The AIA needs to reconcile its actions with its values.
Hello Readers. It’s been a while. I hope you’re doing well. The rest of this post is about the AIA specifically and “politics” generally, so if you’d prefer not to read about those things today, you can instead follow this link to see a nice video of some turtles eating watermelon slices. Cheers. —THA
I am not a dues-paying member of the American Institute of Architects. Some readers might find the rest of this post hypocritical or unhelpful, perhaps dismissing it as a critique lobbed by an outsider without any skin in the game. But given the AIA’s habit of speaking as though they represent all architectural workers, I think it’s okay for those of us on the outside to push back when that voice fails to meet our expectations.
And while I’m not a member, I have friends, coworkers, and mentors who are involved with the AIA at all levels. We talk, as friends and coworkers so often do, about the state of the profession, and about our hopes, dreams, and frustrations. There’s a lot of disappointment with the AIA’s lukewarm reactions to recent events and with its advocacy more generally. This piece is a reflection on that disappointment, which I don’t think is limited to my social circle, and a call for “the largest, most influential network of architecture professionals” to do better by the communities it claims to serve.
As one last note: I don’t mean any of this as an attack on or judgment of any individual AIA members or leaders. I know there are many conscientious, talented, committed people working within the organization to address these very concerns. I’m glad they are there and wish them nothing but success.
Okay, that’s enough preamble. Let’s get started.
Quick Background On The AIA
The American Institute of Architects is a professional organization advocating for the work of architects and the role of architecture in the United States. It’s not the only such organization, but it’s by far the largest and most influential. At present, the AIA has a membership of approximately 95,000 architects and designers. Members are located all around the world, but the vast majority live and work in the United States.
Some readers will remember the uproar caused by former AIA CEO Robert Ivy’s statement on the election of Donald Trump, a bit of which is excerpted below.
“The AIA and its 89,000 members are committed to working with President-elect Trump to address the issues our country faces, particularly strengthening the nation’s aging infrastructure…
This has been a hard-fought, contentious election process. It is now time for all of us to work together to advance policies that help our country move forward.”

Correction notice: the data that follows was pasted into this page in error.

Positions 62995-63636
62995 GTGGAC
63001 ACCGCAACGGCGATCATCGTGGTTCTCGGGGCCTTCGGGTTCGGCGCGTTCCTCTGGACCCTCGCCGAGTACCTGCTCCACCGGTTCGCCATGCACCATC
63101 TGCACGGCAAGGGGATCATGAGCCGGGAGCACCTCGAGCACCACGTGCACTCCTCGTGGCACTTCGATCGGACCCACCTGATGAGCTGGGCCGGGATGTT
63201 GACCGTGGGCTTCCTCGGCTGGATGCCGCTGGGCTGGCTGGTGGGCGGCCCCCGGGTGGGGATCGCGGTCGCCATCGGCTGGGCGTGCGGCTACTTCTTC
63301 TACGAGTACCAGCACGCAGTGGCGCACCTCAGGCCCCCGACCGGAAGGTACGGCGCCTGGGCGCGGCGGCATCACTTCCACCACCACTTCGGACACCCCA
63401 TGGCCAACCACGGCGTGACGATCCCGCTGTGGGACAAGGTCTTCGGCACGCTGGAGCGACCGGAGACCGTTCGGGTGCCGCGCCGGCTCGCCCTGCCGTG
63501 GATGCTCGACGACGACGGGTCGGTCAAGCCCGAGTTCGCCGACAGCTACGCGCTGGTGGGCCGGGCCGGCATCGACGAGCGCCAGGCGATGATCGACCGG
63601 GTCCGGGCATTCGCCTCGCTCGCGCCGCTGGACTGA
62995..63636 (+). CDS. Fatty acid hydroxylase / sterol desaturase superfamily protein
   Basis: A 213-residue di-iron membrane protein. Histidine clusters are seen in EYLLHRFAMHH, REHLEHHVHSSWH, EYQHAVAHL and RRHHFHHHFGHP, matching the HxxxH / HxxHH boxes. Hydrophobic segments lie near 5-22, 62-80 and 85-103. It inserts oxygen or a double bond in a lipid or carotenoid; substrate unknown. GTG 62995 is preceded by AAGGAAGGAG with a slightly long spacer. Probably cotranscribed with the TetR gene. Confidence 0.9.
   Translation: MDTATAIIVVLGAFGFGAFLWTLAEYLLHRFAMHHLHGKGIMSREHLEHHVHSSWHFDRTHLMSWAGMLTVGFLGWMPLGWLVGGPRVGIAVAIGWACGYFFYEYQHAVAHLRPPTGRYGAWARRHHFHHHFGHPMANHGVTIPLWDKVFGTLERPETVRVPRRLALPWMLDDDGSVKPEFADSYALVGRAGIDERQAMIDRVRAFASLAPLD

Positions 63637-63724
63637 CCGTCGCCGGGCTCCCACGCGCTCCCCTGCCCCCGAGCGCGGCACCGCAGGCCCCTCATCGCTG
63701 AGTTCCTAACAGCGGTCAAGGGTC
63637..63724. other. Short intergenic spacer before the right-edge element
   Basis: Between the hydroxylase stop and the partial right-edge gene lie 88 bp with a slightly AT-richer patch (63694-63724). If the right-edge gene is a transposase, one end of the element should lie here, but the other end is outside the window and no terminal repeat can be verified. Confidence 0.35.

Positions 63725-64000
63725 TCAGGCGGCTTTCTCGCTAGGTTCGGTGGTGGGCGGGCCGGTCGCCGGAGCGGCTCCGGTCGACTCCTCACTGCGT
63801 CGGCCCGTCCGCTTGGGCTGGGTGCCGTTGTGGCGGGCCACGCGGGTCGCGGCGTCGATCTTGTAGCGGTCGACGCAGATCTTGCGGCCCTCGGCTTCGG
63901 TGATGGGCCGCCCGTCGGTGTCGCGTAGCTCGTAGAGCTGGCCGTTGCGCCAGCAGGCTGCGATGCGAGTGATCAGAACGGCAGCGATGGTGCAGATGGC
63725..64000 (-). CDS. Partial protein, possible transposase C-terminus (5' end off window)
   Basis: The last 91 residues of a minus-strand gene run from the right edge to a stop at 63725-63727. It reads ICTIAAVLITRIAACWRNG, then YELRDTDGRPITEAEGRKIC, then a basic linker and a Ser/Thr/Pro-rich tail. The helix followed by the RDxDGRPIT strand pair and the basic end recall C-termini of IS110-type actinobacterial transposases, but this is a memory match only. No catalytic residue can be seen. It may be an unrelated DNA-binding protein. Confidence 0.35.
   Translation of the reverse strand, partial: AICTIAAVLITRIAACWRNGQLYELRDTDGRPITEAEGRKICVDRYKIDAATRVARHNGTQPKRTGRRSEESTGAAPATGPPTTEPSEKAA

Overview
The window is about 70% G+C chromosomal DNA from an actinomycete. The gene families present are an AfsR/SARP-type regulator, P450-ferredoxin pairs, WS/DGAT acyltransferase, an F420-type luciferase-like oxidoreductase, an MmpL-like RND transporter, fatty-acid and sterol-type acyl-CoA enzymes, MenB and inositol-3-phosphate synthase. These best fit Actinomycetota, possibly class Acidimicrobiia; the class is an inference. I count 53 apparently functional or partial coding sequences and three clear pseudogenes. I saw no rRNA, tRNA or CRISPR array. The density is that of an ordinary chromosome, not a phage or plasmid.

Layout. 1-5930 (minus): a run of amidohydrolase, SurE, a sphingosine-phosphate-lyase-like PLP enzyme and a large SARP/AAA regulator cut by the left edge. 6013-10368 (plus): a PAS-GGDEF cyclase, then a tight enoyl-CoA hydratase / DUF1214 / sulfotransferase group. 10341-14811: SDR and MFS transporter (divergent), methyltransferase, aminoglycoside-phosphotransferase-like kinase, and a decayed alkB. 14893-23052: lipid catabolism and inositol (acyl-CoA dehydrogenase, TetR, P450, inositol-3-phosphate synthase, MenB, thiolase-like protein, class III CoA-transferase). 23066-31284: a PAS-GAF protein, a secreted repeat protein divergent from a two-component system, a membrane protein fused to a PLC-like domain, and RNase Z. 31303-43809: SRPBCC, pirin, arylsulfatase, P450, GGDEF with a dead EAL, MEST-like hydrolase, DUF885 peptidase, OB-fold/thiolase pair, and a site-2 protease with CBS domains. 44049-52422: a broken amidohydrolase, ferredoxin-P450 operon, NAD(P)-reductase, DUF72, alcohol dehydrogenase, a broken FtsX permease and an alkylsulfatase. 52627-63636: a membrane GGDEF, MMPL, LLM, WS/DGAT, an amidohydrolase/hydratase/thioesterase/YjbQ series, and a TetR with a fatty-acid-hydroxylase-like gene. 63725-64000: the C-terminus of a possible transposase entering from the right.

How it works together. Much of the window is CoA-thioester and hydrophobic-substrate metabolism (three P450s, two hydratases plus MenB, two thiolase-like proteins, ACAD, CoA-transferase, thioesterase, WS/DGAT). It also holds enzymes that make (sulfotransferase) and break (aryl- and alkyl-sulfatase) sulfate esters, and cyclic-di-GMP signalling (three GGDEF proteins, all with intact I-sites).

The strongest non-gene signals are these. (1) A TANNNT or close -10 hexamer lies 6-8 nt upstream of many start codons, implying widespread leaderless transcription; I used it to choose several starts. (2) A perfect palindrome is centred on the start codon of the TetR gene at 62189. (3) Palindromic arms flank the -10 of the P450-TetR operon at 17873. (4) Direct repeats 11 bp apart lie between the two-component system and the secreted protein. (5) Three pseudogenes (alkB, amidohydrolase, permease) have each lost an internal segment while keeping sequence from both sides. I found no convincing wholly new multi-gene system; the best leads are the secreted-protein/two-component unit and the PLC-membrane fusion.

Architects were, justifiably, alarmed and angered by the statement’s silence on the very real threats a Trump presidency posed to so many people. Ivy, in response to significant pushback from membership, issued multiple clarifications, all of which reasserted that the AIA is a bipartisan organization with a strong commitment to its values.
This twinned assertion of bipartisanship and deeply-held values has been repeated again and again in various AIA position statements over the years. The bipartisan bit is clear enough, but what are the core AIA values, exactly? Thankfully, there’s no shortage of ways to find out.
The link at in the dropdown menu at the AIA website labeled “Our Values” leads to this page.
Here are the top-line values listed, several of which then link to their own additional pages:
We stand for equity and human rights
We stand for architecture that strengthens our communities
We stand for a sustainable future
We stand for protecting communities from the impact of climate change
We stand for economic opportunity
We stand for investing in the future
We speak up, and policymakers listen
To learn more about these values and how they shape AIA work and advocacy, one can also consult the federal policy outreach page, the state and local issues page, the directory of public policies and position statements, the 2020 policy platform, or even the 2021-2025 strategic plan.
The strategic plan is illuminating in the vision it presents for where the organization hopes to be in 2030. Part of that vision reads:
“AIA has become a catalyst for change, for bold action that develops and delivers solutions to society’s most pressing needs. Architects are positioned at the center of policy discussions surrounding the built environment…
AIA is at the center of the world’s most urgent conversations and is acknowledged as the driving force inspiring and empowering architects to improve society and change the world.”